To the Editor:
The intent of the first 100 days for the Donald Trump administration was to overwhelm Americans with presidential orders, immigration restrictions and strongmen appointments that would ensure as much power as possible for the West Wing. What we have, however, is chaos, both in policy and in personnel.
Instead of overwhelming America with confidence, Trump himself is overwhelmed and his “court” appears dysfunctional and is stymied by infighting, leaks, firings and missteps.
Instead of dazzling Americans, Americans have taken to the streets and town halls in huge numbers in a backlash that has more intersections than a freeway. The new “resistance” is everywhere and is much larger in numbers and in composition than the earlier Tea Party resistance movement.
The new resistance movement encompasses women, Americans who are against bans and walls, and a broad group of Americans who want their government to do more to ensure equality in wages, education and health care. At its core, though, the movement is unquestionably a resistance to Trump.
The first days for Trump have been an awakening that his power is not only limited but can be taken away if he abuses it. He is horrified that not only does he have to listen to adversaries and cooperate with other leaders around the world and at home, but he has to share his power with judges, bureaucracies and lawmakers.
Some might argue that any president or leader must have a degree of narcissism in his or her personality in order to withstand the criticism and personal exposure that leadership requires. However, the degree to which Trump is narcissistic renders him unable and unfit to lead an entire diverse country.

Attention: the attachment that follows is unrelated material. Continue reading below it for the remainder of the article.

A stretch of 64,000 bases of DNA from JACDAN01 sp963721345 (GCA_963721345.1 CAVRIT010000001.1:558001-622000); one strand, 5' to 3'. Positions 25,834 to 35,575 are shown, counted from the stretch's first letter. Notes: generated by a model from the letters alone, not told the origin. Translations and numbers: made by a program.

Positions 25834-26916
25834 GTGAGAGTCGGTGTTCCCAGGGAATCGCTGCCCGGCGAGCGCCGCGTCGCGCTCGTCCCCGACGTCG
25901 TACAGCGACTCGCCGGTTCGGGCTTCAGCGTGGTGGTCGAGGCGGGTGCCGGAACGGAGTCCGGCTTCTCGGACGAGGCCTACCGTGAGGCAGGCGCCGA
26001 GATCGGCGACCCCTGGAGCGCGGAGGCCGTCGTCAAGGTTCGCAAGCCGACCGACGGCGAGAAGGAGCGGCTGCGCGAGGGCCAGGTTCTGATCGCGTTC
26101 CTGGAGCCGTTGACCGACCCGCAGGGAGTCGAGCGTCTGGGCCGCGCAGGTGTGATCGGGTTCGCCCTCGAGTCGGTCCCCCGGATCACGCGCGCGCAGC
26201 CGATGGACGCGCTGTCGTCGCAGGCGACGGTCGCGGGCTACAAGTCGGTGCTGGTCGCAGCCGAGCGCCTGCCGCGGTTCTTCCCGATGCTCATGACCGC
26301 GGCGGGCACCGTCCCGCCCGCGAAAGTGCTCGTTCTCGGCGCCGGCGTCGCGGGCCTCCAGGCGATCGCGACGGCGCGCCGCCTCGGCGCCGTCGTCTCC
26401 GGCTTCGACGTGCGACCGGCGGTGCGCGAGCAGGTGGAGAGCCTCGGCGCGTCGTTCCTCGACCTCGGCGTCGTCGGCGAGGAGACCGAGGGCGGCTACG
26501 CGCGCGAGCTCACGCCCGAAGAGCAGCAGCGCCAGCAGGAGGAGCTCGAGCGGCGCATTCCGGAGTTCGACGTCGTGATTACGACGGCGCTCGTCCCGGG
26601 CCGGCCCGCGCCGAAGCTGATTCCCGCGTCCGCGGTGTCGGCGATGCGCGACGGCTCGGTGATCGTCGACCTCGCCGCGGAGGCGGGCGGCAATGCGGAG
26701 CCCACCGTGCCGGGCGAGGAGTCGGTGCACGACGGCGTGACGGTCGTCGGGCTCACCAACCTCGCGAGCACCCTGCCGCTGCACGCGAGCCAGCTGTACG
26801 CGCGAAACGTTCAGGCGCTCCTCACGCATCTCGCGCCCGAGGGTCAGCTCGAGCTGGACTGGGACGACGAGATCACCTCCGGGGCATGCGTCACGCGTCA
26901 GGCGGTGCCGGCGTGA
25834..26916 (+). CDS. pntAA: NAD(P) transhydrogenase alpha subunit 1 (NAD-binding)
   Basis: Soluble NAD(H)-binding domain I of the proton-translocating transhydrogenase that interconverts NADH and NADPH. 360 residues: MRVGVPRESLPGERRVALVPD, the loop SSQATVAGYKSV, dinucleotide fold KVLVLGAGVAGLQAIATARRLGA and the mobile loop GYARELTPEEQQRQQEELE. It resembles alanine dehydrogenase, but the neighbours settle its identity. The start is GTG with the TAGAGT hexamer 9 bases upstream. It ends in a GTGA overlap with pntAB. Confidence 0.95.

His oversized ego may serve him well in business or in television, but his inability to consider advice and criticism and to at least acknowledge people who may confront or challenge him makes him an unsafe choice for commander in chief.
Trump rose to power by accident. He was meant to be a flame thrower, an enigmatic agent of change. He wasn’t supposed to become the president. Those of us who fear the impact of this mistake would like to believe that with time, Trump will accept his role and become a president who relies on his cabinet and advisers and is a well-versed leader capable of working in tandem with all three branches of our complicated democracy.
But for many of us, fear and doubt grow larger every day that the “3 a.m. call” will come and will be left to the incapable hands of Donald Trump.